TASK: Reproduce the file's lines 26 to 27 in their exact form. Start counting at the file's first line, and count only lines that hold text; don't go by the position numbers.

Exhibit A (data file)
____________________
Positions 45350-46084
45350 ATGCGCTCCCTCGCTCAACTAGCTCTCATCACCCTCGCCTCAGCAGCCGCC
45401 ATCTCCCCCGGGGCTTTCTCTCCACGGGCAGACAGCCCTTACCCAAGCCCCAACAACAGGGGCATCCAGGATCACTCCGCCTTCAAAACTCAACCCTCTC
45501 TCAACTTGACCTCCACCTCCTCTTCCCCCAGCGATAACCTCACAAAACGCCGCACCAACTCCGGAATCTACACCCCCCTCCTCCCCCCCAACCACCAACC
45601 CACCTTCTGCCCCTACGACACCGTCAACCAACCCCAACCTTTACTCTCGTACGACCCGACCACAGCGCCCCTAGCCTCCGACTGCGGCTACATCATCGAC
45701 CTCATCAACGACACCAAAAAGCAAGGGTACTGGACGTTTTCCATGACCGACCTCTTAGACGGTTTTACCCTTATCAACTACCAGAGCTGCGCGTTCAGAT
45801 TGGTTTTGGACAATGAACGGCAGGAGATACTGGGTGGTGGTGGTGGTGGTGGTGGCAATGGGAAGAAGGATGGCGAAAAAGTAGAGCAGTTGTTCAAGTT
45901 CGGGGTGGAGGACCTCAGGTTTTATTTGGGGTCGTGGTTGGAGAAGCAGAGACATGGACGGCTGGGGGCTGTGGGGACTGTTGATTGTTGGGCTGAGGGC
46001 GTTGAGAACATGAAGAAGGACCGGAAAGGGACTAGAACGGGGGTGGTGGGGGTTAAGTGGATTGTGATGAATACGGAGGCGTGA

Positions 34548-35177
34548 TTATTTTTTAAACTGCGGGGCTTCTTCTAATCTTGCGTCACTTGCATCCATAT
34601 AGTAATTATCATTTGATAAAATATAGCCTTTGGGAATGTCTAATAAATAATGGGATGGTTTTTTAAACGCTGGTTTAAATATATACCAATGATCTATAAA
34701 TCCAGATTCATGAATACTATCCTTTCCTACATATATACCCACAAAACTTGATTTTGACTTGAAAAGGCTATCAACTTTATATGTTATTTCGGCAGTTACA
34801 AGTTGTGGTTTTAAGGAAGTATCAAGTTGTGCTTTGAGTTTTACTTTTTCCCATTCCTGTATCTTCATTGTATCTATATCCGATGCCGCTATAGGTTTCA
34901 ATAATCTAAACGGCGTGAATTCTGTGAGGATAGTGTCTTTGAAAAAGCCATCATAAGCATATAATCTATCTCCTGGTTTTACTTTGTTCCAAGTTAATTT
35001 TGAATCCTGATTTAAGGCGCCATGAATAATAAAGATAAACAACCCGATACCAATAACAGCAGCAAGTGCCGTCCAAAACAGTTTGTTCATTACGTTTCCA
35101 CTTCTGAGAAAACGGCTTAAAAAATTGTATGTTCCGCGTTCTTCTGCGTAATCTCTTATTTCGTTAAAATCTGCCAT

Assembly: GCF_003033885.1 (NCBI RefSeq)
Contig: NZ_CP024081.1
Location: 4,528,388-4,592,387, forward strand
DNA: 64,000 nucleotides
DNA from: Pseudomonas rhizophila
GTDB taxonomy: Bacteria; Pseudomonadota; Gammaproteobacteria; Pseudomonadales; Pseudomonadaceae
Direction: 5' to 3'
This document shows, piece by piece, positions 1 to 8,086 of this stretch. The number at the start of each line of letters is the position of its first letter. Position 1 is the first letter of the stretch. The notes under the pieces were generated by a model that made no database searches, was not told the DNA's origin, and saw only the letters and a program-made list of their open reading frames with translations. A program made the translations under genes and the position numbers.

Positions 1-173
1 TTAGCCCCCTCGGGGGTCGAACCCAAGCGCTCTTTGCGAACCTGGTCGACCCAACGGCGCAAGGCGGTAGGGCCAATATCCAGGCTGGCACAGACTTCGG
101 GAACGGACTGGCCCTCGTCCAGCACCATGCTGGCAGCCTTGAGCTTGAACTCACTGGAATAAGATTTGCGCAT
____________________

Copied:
Positions 1-173
1 TTAGCCCCCTCGGGGGTCGAACCCAAGCGCTCTTTGCGAACCTGGTCGACCCAACGGCGCAAGGCGGTAGGGCCAATATCCAGGCTGGCACAGACTTCGG